Under its parental-leave deal, the UFT opted to cover the cost of giving members full pay while taking up to six weeks of maternity, paternity, adoption and foster-care leave—which they could supplement by up to eight weeks of other leave—by extending its wage contract, which had been due to expire Nov. 30, by 73 days. That benefit does not offer the option of taking paid time off to care for an ailing relative.

DC 37 opted to take the less-generous but lengthier family-leave benefit offered by the state to its unions, which would not take effect for its members until Jan. 1.

The terms reached a month prior to the DC 37 deal by United University Professions, which represents instructors in the State University of New York system, grant family leave for up to eight weeks to take care of a newborn or a sick relative, or to assist family members who are serving military duty. They will be paid just half their salaries during that period, with a cap on the maximum weekly payment of $652.96. Under the UUP deal, the terms will grow more generous with time: next year they will be able to take off up to 10 weeks and receive 55 percent of their average weekly salary, and by 2021 will get up to 12 weeks off while receiving 67 percent of salary.

Pay Cap for DC 37, Too

The DC 37 benefit, assuming the pact is ratified, will pick up next year at the state level: 10 weeks of leave at 55 percent of salary. The cap on salary will be determined by the average weekly wage for state employees.

Mayor de Blasio noted that the savings under the program are enforceable through arbitration. The caps in cost increases agreed to with EmblemHealth figure to make the targeted savings relatively easy to achieve without imposing significant cost controls on union members. Another key cost-saving element is the requirement that all new employees automatically be enrolled in the Health Insurance Plan of Greater New York. After one year of service, they will be able to opt for a different health plan with additional features, which might include added out-of-pocket costs.

Several areas of savings represent expansions of programs implemented as part of the 2014 deal to meet the larger cost-cutting goal. They include greater use of health clinics or doctors’ offices rather than hospitals—with no additional charges for employee health-care premiums—for procedures such as arthroscopies, colonoscopies, cataract removals, radiology and ambulatory surgery. A new fertility support program will supplement wellness initiatives already in place to manage chronic conditions like asthma and diabetes, and prices will be cut for some drugs.

Wage-Term Breakdown

Under the DC 37 contract, a 2-percent raise would be paid retroactive to Sept. 26, 2017, with a 2.25-percent raise kicking in this Sept. 26. The final hike of 3 percent would take effect Oct. 26, 2019, and the pact would run for another 19 months, expiring on May 25, 2021. There would also be a $50 increase in city contributions to DC 37 members’ welfare funds. All members who come on the payroll after the deal is ratified would be paid by direct deposit.

The union also negotiated nearly $40 million in funding to address needs specific to certain groups it represents and an education-related benefit offered to all members that combined add to the cost of the deal by roughly six-tenths of a percent. That includes allocations of $12.6 million each to an equity fund meant to supplement pay in hard-to-recruit titles and for an additional compensation fund that in the past was covered through “unit bargaining.” Another $8.5 million will be allocated to the union’s education fund, and the final 3-percent raise under the deal will also be applied to some fringe benefits, most notably longevity pay.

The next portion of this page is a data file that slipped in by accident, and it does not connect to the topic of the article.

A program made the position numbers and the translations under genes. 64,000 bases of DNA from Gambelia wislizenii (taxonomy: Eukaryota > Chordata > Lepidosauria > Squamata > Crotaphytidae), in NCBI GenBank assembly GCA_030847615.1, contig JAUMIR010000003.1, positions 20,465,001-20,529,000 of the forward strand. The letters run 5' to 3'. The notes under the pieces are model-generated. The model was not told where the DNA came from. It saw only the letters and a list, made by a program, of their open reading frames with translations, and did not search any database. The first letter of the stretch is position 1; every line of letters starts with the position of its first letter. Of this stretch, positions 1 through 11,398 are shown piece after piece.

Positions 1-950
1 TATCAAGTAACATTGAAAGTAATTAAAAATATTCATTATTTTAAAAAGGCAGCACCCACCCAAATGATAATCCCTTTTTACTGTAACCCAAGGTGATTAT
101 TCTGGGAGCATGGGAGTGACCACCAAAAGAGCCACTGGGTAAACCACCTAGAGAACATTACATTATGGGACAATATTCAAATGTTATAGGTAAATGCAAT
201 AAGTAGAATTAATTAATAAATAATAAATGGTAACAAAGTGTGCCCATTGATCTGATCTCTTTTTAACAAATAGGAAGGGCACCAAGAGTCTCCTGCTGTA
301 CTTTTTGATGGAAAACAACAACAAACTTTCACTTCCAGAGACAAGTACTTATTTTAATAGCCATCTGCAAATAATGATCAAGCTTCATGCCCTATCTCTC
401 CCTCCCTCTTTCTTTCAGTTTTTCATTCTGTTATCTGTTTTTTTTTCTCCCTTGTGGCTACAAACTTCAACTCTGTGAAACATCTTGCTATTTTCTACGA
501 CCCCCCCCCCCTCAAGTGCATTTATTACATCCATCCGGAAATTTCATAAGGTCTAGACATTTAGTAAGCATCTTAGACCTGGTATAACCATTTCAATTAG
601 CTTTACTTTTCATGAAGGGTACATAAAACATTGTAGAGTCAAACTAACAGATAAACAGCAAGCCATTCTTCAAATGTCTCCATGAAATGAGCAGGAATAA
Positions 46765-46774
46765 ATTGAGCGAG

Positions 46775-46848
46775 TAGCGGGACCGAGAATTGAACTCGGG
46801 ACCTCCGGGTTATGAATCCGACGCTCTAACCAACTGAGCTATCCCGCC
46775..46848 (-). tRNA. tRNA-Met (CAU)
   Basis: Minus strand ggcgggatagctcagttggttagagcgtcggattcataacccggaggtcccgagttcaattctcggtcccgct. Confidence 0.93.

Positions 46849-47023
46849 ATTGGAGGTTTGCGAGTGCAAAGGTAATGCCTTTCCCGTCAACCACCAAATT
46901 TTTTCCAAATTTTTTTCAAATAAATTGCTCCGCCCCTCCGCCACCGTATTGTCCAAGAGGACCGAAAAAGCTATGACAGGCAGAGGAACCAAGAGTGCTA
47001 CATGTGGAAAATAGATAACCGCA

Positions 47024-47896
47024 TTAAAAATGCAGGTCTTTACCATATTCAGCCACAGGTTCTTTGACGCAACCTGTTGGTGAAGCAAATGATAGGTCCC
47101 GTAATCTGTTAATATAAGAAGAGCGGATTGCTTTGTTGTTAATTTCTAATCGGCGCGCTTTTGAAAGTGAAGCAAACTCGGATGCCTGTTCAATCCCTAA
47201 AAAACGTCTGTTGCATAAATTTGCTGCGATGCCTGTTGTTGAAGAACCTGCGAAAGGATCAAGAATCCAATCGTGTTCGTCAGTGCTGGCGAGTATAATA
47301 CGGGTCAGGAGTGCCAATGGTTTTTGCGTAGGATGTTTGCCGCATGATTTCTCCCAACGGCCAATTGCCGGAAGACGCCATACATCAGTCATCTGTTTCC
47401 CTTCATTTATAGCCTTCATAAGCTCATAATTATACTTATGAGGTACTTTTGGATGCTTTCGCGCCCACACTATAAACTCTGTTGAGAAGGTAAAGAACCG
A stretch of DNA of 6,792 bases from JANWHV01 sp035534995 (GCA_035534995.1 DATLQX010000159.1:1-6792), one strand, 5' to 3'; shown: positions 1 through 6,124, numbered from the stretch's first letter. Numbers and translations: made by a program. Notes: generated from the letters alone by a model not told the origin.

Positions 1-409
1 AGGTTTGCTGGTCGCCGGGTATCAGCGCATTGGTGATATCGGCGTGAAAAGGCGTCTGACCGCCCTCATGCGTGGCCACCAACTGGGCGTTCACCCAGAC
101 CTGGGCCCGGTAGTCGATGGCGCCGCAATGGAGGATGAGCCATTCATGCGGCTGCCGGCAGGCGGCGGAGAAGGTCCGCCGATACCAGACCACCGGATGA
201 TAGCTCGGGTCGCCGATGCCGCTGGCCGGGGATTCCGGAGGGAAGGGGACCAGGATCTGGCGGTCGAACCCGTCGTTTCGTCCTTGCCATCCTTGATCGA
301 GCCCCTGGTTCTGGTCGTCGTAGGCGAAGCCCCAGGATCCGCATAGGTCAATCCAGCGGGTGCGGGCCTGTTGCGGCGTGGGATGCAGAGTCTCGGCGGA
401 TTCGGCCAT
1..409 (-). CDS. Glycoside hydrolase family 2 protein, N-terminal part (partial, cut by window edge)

'Accommodating Needs'

Regarding the money set aside to address salary issues in designated titles, Mr. Garrido said, “What makes us unique is that DC 37 represents so many titles. One of the criticisms we’ve heard is that pattern bargaining doesn’t accommodate the needs of many of the professional titles.

He noted that the equity panel will be overseen by Alan R. Viani, a veteran arbitrator who during his decade-plus tenure as DC 37’s chief negotiator during the 1970s and 1980s worked on the original equity panel negotiated by the late Victor Gotbaum as DC 37’s executive director.

The panel’s focus will generally be on what Mr. Garrido described as “hard-to-recruit, hard-to-retain titles,” where annual turnover is sometimes 30-to-40 percent.

He cited as one example Medicolegal Investigator, which is represented by Health Services Employees Local 768. The local’s president, Fitz Reid, has lamented constant shortages in staffing that have resulted from a large gap in what persons in that title are paid and what can be gotten in the private sector.

“They get experience, they’re here two years and then leave for jobs” in the private sector and hospitals, Mr. Garrido said.

A similar dilemma is faced by Nurses represented by his union, whose salaries are well below those who are represented by the UFT. And the union has some members who are in physically-taxing jobs that are not grouped with prevailing-rate employees whose pay is linked to the equivalent titles in the private sector. This exclusion means they also are inclined to leave for better salaries that reflect the physical demands of their work.

‘Not a Complete Fix’

The equity money offers “a way of making progress [in addressing disparities], not of completely fixing the problem,” Mr. Garrido said.

On the same day his deal was announced, it was unanimously approved by union delegates. A schedule was in the process of being set for the mailing of ballots to the rank and file for final ratification.

The terms also provide assistance to DC 37 in coping with the fallout from the Janus decision that go beyond the state law signed by Governor Cuomo in April that made the right to union representation in grievance and arbitration cases contingent on employees paying union dues.

As a way of addressing concerns raised by the Janus decision about having difficulty signing up new members, the de Blasio administration has agreed to regularly report to DC 37 on new hires and transfers of workers into its bargaining unit. It will also offer reasonable opportunities to meet with newly covered employees to make the pitch to them to enroll in the union, and provide swift notification regarding employees who are promoted into titles represented by DC 37.